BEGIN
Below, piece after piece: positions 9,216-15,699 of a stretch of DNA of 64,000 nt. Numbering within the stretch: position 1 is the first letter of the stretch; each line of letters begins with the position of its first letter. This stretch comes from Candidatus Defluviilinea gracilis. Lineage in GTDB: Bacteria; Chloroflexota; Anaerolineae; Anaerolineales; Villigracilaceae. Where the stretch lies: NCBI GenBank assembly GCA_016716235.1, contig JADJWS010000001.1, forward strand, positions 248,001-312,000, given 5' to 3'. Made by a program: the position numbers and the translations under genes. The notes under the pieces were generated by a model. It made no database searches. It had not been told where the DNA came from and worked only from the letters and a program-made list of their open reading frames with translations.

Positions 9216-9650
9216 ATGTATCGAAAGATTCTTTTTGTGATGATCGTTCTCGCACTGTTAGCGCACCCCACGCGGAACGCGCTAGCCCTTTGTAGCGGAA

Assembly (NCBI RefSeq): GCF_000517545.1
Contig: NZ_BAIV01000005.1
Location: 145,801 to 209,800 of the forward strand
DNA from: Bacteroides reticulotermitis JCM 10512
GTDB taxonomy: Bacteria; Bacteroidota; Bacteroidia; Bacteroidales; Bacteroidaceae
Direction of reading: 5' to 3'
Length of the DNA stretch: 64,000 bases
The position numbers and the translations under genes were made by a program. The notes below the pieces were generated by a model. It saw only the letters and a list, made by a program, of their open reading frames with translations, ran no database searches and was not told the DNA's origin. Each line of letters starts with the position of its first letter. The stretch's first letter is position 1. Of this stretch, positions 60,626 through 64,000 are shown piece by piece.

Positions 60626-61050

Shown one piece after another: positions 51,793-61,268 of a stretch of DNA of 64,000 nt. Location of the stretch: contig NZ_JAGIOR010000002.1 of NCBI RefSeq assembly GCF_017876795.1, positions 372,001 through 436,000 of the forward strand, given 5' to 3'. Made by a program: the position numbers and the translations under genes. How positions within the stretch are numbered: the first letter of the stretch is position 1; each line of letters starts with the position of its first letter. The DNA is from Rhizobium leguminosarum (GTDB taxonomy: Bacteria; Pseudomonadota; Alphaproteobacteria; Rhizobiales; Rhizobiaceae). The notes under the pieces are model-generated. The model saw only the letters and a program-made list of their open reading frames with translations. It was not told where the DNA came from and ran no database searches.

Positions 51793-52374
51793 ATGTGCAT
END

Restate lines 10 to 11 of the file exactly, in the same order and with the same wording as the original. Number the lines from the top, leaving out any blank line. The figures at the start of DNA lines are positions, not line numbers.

Length of the DNA stretch: 64,000 bases
The position numbers and the translations under genes were made by a program. The notes below the pieces were generated by a model. It saw only the letters and a list, made by a program, of their open reading frames with translations, ran no database searches and was not told the DNA's origin. Each line of letters starts with the position of its first letter. The stretch's first letter is position 1. Of this stretch, positions 60,626 through 64,000 are shown piece by piece.